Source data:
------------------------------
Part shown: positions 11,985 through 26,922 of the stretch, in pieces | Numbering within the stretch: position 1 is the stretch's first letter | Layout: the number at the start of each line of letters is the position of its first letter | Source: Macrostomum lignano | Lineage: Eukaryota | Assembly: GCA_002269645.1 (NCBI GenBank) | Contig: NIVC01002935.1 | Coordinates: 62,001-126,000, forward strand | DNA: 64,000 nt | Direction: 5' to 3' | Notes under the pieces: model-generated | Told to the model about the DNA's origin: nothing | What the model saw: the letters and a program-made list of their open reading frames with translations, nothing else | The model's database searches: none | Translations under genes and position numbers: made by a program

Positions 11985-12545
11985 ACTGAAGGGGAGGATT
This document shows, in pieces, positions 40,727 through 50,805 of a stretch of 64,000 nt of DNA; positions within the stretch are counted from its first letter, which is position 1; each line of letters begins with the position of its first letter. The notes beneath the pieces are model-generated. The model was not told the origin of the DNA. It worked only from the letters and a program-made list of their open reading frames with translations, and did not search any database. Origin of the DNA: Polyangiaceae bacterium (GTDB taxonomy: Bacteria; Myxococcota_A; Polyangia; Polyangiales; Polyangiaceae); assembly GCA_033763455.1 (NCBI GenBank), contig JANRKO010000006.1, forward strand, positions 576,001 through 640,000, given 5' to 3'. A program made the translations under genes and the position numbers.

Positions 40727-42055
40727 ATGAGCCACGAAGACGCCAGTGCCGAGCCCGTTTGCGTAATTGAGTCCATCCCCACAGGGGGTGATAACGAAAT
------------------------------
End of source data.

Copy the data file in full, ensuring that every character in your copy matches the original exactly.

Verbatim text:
Part shown: positions 11,985 through 26,922 of the stretch, in pieces | Numbering within the stretch: position 1 is the stretch's first letter | Layout: the number at the start of each line of letters is the position of its first letter | Source: Macrostomum lignano | Lineage: Eukaryota | Assembly: GCA_002269645.1 (NCBI GenBank) | Contig: NIVC01002935.1 | Coordinates: 62,001-126,000, forward strand | DNA: 64,000 nt | Direction: 5' to 3' | Notes under the pieces: model-generated | Told to the model about the DNA's origin: nothing | What the model saw: the letters and a program-made list of their open reading frames with translations, nothing else | The model's database searches: none | Translations under genes and position numbers: made by a program

Positions 11985-12545
11985 ACTGAAGGGGAGGATT
This document shows, in pieces, positions 40,727 through 50,805 of a stretch of 64,000 nt of DNA; positions within the stretch are counted from its first letter, which is position 1; each line of letters begins with the position of its first letter. The notes beneath the pieces are model-generated. The model was not told the origin of the DNA. It worked only from the letters and a program-made list of their open reading frames with translations, and did not search any database. Origin of the DNA: Polyangiaceae bacterium (GTDB taxonomy: Bacteria; Myxococcota_A; Polyangia; Polyangiales; Polyangiaceae); assembly GCA_033763455.1 (NCBI GenBank), contig JANRKO010000006.1, forward strand, positions 576,001 through 640,000, given 5' to 3'. A program made the translations under genes and the position numbers.

Positions 40727-42055
40727 ATGAGCCACGAAGACGCCAGTGCCGAGCCCGTTTGCGTAATTGAGTCCATCCCCACAGGGGGTGATAACGAAAT